Yes, definitely. QUIC is definitely the upcoming standard for speed (even though Google has been using it for 5 years now and is not adopted everywhere).

It is worth mentioning that if you use a CDN, it may not matter if the host uses the QUIC protocol or not. It really depends on your CDN setup, though. Though I haven't really used LiteSpeed Cache, I would be interested in a A/B test even with the CDN. Perhaps my intuition about CDNs and QUIC is off.
 
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bytecode

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How much of this can be applied to shopify?

Curious if there's a reason you like wordpress so much? Although you're addressing my biggest gripe with wordpress...it being so slow typically!
Having never worked with Shopify before, I can't really say how much applies.

What I can say is that every single technique I'm posting up here applies to site speed on all websites. There might be different ways to do everything on Shopify in particular.

I like WordPress mainly because it's incredibly flexible, like 34% of websites use it (citation needed), and since it's slow, there's a good market for speeding it up.
 

LightHouse

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@bytecode this is an excellent thread and very comprehensive so far on the pieces you have posted. Great work.

I think a lot of people do neglect how much sitespeed can really effect things these days. In the era of mobile computing and spotty performance married with instant gratification and anything-on-demand culture if your site takes too long to load, you are definitely losing money and/or trust with customers.

I look forward to the additional sections you are planning on adding, this can be a great resource for the forum.

@GlobalWealth was just talking about this on the phone, and I think I had a conversation with @therealmark recently as well.
 

softwareRules

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@bytecode this is an excellent thread and very comprehensive so far on the pieces you have posted. Great work.

I think a lot of people do neglect how much sitespeed can really effect things these days. In the era of mobile computing and spotty performance married with instant gratification and anything-on-demand culture if your site takes too long to load, you are definitely losing money and/or trust with customers.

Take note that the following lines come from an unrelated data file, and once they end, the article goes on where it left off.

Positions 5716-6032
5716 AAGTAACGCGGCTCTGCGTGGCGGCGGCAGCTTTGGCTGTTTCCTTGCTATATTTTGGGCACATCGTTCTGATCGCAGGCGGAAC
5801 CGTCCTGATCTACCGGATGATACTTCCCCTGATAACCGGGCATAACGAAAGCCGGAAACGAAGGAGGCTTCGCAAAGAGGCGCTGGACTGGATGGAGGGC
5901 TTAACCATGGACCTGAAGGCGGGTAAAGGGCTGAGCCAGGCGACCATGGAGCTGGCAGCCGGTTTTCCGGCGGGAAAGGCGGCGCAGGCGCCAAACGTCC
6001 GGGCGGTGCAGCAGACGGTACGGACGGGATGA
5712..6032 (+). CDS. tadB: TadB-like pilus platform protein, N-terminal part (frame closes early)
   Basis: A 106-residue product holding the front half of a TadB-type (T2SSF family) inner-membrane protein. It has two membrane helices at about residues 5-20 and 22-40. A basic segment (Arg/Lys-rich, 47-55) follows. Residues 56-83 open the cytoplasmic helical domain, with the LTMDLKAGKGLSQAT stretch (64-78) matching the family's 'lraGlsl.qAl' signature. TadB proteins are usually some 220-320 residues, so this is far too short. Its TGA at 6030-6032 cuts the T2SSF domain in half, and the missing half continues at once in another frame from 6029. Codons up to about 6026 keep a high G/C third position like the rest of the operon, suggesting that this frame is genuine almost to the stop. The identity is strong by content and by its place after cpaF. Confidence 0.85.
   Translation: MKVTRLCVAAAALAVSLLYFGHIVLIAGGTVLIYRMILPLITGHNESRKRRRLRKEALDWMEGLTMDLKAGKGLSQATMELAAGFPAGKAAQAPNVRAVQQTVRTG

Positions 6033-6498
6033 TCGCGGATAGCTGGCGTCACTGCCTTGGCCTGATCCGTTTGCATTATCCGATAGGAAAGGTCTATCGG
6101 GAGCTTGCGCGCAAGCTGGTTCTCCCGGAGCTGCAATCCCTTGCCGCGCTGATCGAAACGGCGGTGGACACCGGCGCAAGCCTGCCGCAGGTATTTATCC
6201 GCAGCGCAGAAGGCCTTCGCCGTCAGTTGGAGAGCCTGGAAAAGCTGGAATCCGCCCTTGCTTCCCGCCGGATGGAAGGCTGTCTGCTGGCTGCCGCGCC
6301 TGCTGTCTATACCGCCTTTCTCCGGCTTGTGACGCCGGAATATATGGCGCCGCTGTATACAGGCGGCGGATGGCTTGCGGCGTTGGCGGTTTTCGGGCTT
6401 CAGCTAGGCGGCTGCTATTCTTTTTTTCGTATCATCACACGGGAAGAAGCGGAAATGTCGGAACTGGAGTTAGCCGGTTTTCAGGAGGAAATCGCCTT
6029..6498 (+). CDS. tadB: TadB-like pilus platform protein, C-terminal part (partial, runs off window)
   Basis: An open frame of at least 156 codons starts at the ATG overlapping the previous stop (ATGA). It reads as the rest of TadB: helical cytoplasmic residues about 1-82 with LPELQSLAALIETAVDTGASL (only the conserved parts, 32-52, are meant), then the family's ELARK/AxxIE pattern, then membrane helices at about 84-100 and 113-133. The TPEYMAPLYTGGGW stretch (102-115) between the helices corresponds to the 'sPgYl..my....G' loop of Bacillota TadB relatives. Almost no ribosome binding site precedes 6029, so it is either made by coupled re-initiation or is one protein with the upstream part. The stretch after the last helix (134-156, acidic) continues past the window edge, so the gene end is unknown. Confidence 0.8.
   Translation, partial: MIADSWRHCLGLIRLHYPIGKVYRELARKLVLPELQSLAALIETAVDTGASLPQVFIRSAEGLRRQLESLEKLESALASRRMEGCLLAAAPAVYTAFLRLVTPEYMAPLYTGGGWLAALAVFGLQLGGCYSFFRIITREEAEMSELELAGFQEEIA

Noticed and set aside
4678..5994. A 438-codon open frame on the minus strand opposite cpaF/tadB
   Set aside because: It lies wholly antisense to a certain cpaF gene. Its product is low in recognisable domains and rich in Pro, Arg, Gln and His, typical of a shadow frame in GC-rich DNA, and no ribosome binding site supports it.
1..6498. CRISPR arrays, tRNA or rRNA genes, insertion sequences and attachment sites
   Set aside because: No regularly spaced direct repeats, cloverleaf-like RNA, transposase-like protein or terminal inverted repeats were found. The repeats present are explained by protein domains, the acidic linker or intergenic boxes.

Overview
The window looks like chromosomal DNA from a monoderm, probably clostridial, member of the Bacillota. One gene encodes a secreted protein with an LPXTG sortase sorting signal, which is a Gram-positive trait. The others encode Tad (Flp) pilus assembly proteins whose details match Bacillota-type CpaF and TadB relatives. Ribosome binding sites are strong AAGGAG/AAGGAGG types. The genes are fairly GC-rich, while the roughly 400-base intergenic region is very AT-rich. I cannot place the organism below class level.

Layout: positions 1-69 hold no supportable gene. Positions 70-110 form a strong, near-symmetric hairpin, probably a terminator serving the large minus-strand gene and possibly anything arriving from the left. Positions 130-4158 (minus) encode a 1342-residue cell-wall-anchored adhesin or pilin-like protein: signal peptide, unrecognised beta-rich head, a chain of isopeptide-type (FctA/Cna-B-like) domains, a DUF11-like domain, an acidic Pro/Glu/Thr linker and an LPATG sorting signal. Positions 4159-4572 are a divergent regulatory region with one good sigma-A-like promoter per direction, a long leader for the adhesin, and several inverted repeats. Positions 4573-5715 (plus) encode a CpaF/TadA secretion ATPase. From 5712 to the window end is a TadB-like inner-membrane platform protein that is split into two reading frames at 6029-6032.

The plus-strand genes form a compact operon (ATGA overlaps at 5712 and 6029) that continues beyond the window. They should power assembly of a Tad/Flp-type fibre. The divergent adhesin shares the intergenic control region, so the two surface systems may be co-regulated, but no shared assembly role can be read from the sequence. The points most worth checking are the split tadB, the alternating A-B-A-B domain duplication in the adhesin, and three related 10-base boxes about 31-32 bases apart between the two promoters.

I look forward to the additional sections you are planning on adding, this can be a great resource for the forum.

@GlobalWealth was just talking about this on the phone, and I think I had a conversation with @therealmark recently as well.
I updated my caching plugins on my wordpress sites after reading this post. The desktop loading is much improved (using better PNG compression helped too). But on mobile, there's a weird delay before the initial loading of the page. I'm not sure if it's a DNS issue or something else

I'm going to try and use the remote debugging tools to figure out what's going on: Get Started with Remote Debugging Android Devices | Tools for Web Developers | Google Developers
 

Xeon

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How much of this can be applied to shopify?
Un-optimized Shopify sites with 22 MB file size (for home page) actually loads as fast as a heavily optimized WP site, if not faster. I'm still trying to dig out what type of tech stack they're using.
 

LightHouse

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I updated my caching plugins on my wordpress sites after reading this post. The desktop loading is much improved (using better PNG compression helped too). But on mobile, there's a weird delay before the initial loading of the page. I'm not sure if it's a DNS issue or something else

I'm going to try and use the remote debugging tools to figure out what's going on: Get Started with Remote Debugging Android Devices | Tools for Web Developers | Google Developers
On most modern browsers you can emulate a mobile phone, try using pagespeed plugin in emulation and see if you can replicate. There are a variety of ways to get to the bottom of it, but you have to rule out your phone/service first.

I am sure @bytecode has some good suggestions as well.
 

ApparentHorizon

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Un-optimized Shopify sites with 22 MB file size (for home page) actually loads as fast as a heavily optimized WP site, if not faster. I'm still trying to dig out what type of tech stack they're using.